A Sinn Féin Private Members’ Bill to protect the national monument at Moore Street in Dublin was amended by the Government and passed by 78 votes to 38.
Sinn Fein leader Gerry Adams got behind the Moore Street campaign, whose aim was to restore the row of houses from 14 to 17 – where the rebel leaders met for the last time – and turn the area into “a cultural educational centre of excellence”.
Minister of State Dinny McGinley said the original wording of the proposed legislation contained factual inaccuracies.
The legislation called on the Government to ensure the preservation of houses numbered 14 to 17 Moore Street as a national monument.
Mr McGinley said there was currently no new planning application and that full permission had been granted in 2010 for the development of the site containing the national monument.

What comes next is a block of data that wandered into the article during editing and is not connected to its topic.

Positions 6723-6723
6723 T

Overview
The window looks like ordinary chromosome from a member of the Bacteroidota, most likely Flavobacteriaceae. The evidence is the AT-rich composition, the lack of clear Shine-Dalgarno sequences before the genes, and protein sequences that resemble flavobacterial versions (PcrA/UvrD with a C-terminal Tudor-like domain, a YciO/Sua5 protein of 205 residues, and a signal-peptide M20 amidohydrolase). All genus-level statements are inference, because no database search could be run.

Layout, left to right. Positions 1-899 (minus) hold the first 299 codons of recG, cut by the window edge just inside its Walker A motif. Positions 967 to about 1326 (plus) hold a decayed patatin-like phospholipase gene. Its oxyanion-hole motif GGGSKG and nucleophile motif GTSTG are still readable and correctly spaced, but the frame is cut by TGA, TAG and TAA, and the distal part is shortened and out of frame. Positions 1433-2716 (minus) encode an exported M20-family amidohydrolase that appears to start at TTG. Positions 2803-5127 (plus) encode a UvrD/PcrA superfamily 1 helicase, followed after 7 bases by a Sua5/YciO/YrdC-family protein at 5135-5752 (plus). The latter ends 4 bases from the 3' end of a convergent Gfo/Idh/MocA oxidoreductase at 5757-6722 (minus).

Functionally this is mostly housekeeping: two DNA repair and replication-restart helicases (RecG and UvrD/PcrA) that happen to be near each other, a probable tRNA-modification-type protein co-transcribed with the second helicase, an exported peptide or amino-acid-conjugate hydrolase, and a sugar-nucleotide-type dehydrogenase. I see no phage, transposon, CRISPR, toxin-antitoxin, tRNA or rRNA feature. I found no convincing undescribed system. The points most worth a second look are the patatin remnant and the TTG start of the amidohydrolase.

He added that the Moore Street monument is protected under existing legislation and an application for consent for proposed works to the national monument were being examined by the Government.
Sinn Féin leader Gerry Adam said there was no justification for giving the go ahead to a development that would demolish the surrounds of a national monument, in favour of the commercial interest of a property developer.
He said there was a moral obligation on the minister to restore and develop the area as a fitting tribute to the heroes of the 1916 Rising.